Luke Baldwin and Carson Loftin: The Bright Future of Modifieds

Luke Baldwin and Carson Loftin: The Bright Future of Modifieds

The Baldwin and Loftin names don’t sound unfamiliar to veteran modified fans, but this is Luke Baldwin and Carson Loftin. Luke scored the King of the Modifieds SMART Modified Tour win on Sunday at South Boston Speedway in Virginia. Loftin has won the other two SMART Modified Tour races this year.

This next generation of racers are stepping into prominence with unbelievable early success — and they are bringing about a resurgence of interest in modified racing.

Baldwin battled veteran Matt Hirschman, another multi-generation racer, for the King of the Modifieds win. That victory came in just his third SMART Modified Tour start.

“Matt Hirschman is the guy to beat in tour-type modified competition,” Baldwin said in victory lane. “To put my name above his and guys like Doug Coby, Woody Pitkat, Burt Myers, and Ryan Newman, it’s unbelievable.”

Baldwin comes from a line of racers. His grandfather, Tom Baldwin, was a hardnosed racer in his day, a proven winner, and a regular in the NASCAR Whelen Modified Tour. His father, Tommy Baldwin Jr., gained his fame on the mechanic’s side. In total he earned five NASCAR Cup Series wins, including a Daytona 500 victory as a crew chief for Ward Burton in 2002.

“[Luke] put on a clinic,” said Tommy. “For a 17-year-old to have that much speed and talent. Ninety-five percent of the racing modified world has never passed Matt Hirschman. He passed him twice.”

Luke Baldwin (left) and Carson Loftin.

Loftin turns 16 on March 28. He won the SMART Tour races at Florence Motor Speedway in South Carolina and Caraway Speedway in North Carolina. At the latter track, he won the 2022 602 modified championship. Loftin’s father, Brian, also races and has the 2008 NASCAR Whelen Southern Modified Tour title to his credit.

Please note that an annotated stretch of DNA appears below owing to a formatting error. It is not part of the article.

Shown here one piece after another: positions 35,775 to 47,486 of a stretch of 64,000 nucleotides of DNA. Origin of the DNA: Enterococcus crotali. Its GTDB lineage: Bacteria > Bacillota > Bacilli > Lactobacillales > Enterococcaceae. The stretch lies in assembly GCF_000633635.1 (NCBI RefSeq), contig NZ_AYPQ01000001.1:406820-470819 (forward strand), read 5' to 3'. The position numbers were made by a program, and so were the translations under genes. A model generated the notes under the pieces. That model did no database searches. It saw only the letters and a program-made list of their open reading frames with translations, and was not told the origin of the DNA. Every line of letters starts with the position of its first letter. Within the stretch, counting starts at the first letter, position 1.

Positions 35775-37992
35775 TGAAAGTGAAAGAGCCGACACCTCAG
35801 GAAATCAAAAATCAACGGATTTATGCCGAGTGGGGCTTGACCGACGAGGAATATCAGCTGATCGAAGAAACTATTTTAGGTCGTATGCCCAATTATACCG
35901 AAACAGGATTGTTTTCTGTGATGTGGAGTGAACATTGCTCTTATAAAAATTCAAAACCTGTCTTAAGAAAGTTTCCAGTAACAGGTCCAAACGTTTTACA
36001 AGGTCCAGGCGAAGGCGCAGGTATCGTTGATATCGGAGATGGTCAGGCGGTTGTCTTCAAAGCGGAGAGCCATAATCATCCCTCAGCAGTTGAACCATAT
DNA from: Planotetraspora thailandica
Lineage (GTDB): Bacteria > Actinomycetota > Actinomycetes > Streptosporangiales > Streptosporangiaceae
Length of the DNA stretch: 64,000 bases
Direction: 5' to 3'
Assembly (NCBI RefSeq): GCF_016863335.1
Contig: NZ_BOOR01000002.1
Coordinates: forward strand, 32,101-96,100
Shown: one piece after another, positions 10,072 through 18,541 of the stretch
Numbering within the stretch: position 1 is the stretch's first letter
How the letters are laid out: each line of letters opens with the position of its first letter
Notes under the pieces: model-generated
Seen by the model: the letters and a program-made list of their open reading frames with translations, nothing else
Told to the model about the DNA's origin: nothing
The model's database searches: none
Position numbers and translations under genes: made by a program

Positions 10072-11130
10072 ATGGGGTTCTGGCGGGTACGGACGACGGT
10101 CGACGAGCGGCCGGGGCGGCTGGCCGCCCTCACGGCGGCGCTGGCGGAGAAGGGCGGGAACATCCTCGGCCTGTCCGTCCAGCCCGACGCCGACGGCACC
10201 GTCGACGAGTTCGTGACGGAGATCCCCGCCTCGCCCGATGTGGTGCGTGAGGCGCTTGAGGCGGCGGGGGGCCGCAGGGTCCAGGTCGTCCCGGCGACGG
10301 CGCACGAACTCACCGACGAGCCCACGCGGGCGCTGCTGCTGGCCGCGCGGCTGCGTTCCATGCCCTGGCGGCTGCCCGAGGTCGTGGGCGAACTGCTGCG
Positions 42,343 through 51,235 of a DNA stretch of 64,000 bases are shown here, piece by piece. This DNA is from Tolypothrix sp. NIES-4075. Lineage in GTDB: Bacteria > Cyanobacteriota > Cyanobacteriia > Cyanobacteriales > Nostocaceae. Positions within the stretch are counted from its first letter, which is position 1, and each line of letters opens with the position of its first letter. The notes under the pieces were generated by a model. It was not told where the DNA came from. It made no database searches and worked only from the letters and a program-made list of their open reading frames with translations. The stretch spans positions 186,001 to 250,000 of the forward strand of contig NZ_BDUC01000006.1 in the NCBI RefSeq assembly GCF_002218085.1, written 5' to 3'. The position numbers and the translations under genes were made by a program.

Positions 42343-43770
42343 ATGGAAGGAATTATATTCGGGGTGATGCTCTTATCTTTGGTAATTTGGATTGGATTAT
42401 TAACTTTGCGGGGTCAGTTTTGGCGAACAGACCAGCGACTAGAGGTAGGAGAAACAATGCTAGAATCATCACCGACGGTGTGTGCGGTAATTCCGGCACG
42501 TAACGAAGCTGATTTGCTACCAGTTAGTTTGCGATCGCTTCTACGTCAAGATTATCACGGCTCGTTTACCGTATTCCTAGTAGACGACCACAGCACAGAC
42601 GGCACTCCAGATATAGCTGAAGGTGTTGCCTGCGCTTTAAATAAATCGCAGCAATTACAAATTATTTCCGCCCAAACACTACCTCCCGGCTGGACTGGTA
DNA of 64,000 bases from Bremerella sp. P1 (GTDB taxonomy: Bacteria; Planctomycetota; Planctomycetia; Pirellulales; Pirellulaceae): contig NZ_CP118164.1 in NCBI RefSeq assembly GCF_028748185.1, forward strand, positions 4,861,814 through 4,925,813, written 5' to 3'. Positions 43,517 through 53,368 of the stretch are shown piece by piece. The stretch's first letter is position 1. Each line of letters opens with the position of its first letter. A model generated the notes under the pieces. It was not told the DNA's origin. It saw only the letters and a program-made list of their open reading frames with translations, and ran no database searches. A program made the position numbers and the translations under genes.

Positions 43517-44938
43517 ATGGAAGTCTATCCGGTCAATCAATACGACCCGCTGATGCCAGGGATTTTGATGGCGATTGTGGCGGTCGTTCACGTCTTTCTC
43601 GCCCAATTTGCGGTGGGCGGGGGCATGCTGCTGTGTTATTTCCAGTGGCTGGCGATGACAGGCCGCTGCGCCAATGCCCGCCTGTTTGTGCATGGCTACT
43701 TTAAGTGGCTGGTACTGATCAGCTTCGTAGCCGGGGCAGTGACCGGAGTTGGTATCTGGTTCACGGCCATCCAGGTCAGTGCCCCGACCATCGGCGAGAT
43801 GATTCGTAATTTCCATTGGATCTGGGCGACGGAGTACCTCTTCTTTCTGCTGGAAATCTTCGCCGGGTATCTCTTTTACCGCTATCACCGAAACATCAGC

“He works hard and can handle a race car,” said Brian of his son Carson.

Carson is a high school sophomore who hopes to continue his education after graduation. He said he is leaning toward trade school. Carson added that he expects to compete beyond the SMART Tour.

“Hopefully, I will show I have the ability and talent to be selected to test for one the larger series,” Carson said.

Baldwin took home $20,000 for the King of the Modifieds win. Each of the race’s 36 starters took home at least, $1,200.

“We are extremely excited to host a major event of this caliber to start our 2024 season,” said South Boston Speedway General Manager Brandon Brown. “The King of the Modifieds race is one of the country’s biggest races of the season for asphalt modifieds.”

The caliber of that event has arguably grown, thanks in part to the fresh crop of drivers rising to the top, such as Luke Baldwin and Carson Loftin.